The entry-level RT is well-equipped with standard features including 17-inch steel wheels, a power-sliding rear window, air-conditioning, a 60/40-split-folding rear seat (with under-seat storage), a rearview camera, full power accessories, cruise control, a trip computer and a six-speaker sound system with a CD player.
The Sport adds 18-inch alloy wheels, rear privacy glass, foglights, special exterior trim, a leather-wrapped steering wheel and an auxiliary audio jack.
To the RT's features list, the RTS adds 17-inch alloy wheels, rear privacy glass, dual-zone automatic climate control, an eight-way power driver seat and an upgraded seven-speaker audio system with a six-CD changer. The top-level RTL gets 18-inch alloy wheels, foglights, a sunroof, leather upholstery, ambient console lighting, heated front seats, a 115-volt AC power outlet and satellite radio.
The Ridgeline's factory options list is limited to a navigation system with Bluetooth, and is only available for the RTL.
performance & mpg
The 2013 Honda Ridgeline offers only a 3.5-liter V6 generating 250 horsepower and 247 pound-feet of torque. Power flows through a five-speed automatic transmission and a standard all-wheel-drive system, although in normal driving power is sent almost exclusively to the front wheels. The system can be locked in all-wheel-drive mode at speeds up to 18 mph. In Edmunds testing, the Ridgeline accelerated from zero to 60 mph in 8.3 seconds, a little slower than most competing trucks.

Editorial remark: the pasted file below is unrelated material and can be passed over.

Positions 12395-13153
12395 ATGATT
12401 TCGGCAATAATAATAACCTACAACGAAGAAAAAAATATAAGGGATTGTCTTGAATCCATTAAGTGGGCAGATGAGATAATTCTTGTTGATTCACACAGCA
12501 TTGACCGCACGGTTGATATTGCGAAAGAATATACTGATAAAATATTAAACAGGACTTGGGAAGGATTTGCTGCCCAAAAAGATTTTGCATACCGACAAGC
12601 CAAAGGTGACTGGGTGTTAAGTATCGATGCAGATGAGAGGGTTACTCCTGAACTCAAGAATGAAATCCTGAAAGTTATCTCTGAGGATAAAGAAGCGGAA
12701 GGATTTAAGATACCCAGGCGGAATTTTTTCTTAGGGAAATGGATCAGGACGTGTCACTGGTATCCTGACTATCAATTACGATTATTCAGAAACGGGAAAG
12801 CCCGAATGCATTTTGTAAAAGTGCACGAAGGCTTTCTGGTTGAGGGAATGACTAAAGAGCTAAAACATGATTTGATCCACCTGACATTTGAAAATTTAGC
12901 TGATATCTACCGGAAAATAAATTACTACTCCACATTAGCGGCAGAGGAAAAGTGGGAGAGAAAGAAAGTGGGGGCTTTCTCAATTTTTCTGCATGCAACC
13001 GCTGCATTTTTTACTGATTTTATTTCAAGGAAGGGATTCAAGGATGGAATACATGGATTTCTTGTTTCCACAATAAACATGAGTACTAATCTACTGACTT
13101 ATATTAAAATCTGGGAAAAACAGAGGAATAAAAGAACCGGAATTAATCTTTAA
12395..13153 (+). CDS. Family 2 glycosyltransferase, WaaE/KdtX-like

EPA estimated fuel economy is 15 mpg city/21 mpg highway and 17 mpg combined -- mediocre considering the Ridgeline V6's modest power and performance. Some full-size traditional pickups with more powerful V6s are rated better. On the bright side, the Ridgeline can tow up to 5,000 pounds, a limit similar to some V6-powered full-size pickups. The Ridgeline's payload and towing capacity is less than many V6 midsize pickups equipped with trailer-tow packages, however.
Every Ridgeline comes standard with antilock brakes, stability control, front seat side airbags, side curtain airbags (with rollover sensor) and front seat active head restraints.
In Insurance Institute for Highway Safety tests, the Ridgeline received the organization's highest "Good" rating in frontal-offset and side-impact crashes, as well as for roof-strength testing. In Edmunds testing, the Ridgeline required 133 feet to stop from 60 mph, a little long for a midsize pickup.